Volume 9 | Issue 5 | Year 2006

The concept of “sustainable” or “sustainability” was born in the 1990s to refer to the idea of reducing the use of energy and specifically, dependency from fossil combustibles. In reality, this is not a new concept. Architecture adopted this concept in the 1960s and 1970s, and successively carried it on with different names such as “green,” “ecologically friendly” or “environmental architecture.” Those were the days of self-sufficient homes, semi-grounded projects or super-insulation systems.

HunterDouglas, a company of Dutch origin founded in 1919, rapidly became a pioneer and leader in the industry of window coverings. Its products are found in homes and buildings around the world, as a result of its application to architectural projects that dealt with energy savings.

HunterDouglas today operates three commercial segments: windows covering, home and architectural products. A highly decentralized conglomerate of small- and medium-sized companies manufacturing and marketing similar products that respond to the local markets, HunterDouglas fosters a dynamic and performance-oriented management style with total autonomy.

“Our company’s internal slogan is `maximum accountability with minimum interference’ and in my many years of management at HunterDouglas Chile, I have seen these concepts work with the best results,” said Patricio Mardones, general director for Chile and Latin America.

The company’s industrial plant is located in San Bernardo on a 50,000-square-meter property with a 25,000-square-meter facility, and the commercial offices in Santiago, with a total of over 400 employees. HunterDouglas Chile commercializes an ample variety of products such as coverings, roofs and metallic ceilings under the Luxalon brand name. The company also distributes Luxaflex window coverings, Venetian and vertical blinds.

“According to the company’s guidelines, we develop proprietary products for specific projects, usually at architects’ requests. Our facility has two divisions, window coverings and architectural products, which include metal claddings, sun louvers and aerofoils, metal roof tiles and wooden products. For 40 years, we had the autonomy to develop innovative products, which later became part of the company’s brand names,” said Mardones.

The real success of the Latin America operation, with representatives in Mexico, Venezuela, Brazil and Argentina and manufacturing facilities in Chile and Colombia, is based on a direct marketing strategy to design professionals. “We work directly with architects and design professionals, we support schools and associations as well as universities and colleges financing and publishing books and offering presentations,” said Mardones.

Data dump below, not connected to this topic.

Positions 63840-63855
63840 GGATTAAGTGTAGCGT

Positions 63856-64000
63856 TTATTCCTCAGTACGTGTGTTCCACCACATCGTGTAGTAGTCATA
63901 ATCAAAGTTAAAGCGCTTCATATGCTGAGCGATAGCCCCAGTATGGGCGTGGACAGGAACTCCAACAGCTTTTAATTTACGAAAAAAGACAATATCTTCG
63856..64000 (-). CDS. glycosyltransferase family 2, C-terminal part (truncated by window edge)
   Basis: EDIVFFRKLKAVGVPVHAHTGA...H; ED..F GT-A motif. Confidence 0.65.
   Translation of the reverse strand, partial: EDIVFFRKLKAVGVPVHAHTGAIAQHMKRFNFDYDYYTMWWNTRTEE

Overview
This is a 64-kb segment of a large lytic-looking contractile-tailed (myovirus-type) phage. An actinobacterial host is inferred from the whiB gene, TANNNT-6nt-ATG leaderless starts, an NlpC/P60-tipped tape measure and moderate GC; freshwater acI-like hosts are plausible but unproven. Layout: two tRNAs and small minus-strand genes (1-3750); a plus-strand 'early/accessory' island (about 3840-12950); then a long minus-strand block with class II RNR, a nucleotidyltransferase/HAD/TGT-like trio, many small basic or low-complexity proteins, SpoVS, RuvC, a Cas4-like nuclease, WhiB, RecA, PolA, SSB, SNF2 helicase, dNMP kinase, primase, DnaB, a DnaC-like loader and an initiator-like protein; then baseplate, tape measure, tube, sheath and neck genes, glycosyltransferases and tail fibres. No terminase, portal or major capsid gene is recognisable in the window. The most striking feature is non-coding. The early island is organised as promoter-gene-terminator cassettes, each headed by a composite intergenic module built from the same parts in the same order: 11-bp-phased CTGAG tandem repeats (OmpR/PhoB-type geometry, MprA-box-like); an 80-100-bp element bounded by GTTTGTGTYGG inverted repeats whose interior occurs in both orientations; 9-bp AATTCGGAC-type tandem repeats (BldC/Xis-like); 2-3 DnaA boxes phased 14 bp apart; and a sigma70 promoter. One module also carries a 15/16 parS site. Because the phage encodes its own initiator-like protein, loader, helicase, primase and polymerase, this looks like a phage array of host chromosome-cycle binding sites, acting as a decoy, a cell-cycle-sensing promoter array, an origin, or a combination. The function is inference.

Through its 25 distributors, the company estimates each project according to the professional’s specifications with custom-made solutions.

With annual production of 500,000 square meters of window coverings and eight to 10 tons of aluminum, the company has high quality standards supported by an ISO 9001 certification. The company also follows local and international environmental regulations.

Ninety percent of the production is aimed at metallic products and 10 percent utilizes wood. “Wood is mainly utilized for high design, high performance ceilings, using traditional woods such as oak and cedar, and also exotic Latin American species,” Mardonas explained.

The Luxalon Software 25 panel is a unique geometric curved panel to be used as a cladding. It is manufactured plain and perforated with five different patterns. Its design makes it appropriate for acoustic applications as well as sun passive control.
Another popular product is the Thermobrise tilting sun breaker louver, a product designed with a high insulation coefficient specially designed for sun protection and against external noise to cover facades.

Hunter Douglas perforated products are specially manufactured to perform as sun louvers. They are intended to accomplish solar control functionality and also add a modern design advantage to architectural applications. This last concept also applies to metal claddings and metal ceilings. Besides the natural varnish option, different alternative colors as light oak, honey or California oak are applicable to all varieties.

The company exports 20 percent of its production and has experienced an accelerated growth in the last three years. “The construction market is slow in Chile, with only a 6 to 7 percent expected growth. However, our products have become a commodity in the architects’ array of designing tools. We are practically a boutique offering customized products to our very demanding clients,” Mardones explained.

HunterDouglas architectural products are more than a mere manufactured element but they also mean service and installation advice to the professionals that choose to work with them. For instance, the headquarters for the Central Highway and Vespucio Norte Express, a project designed by architects Alex Brahm, David Bonomi, Marcelo Leturia, Maite Bartolom‚ and Alfredo Mu¤oz utilized the Natura wooden modular ceiling and external metallic covering. The Cumming subway station by architects Gubbins and Burmeister utilized the aluminum tile coverings and ceiling coverings with perforation. The material, aluminum Mill Finish, reflects movement and colors that take place at the station.

“Our leadership position flows directly from continuous innovation within our business, which is the philosophy of our parent company. Innovation in our product lines, manufacturing processes, distribution network and marketing programs are essential in an aggressive market where we are positioned far ahead from our competitors. These innovations come from us as well as from other 19,000 Hunter Douglas employees worldwide. Their talents and skills are the true strength of our organization,” Mardones concluded.

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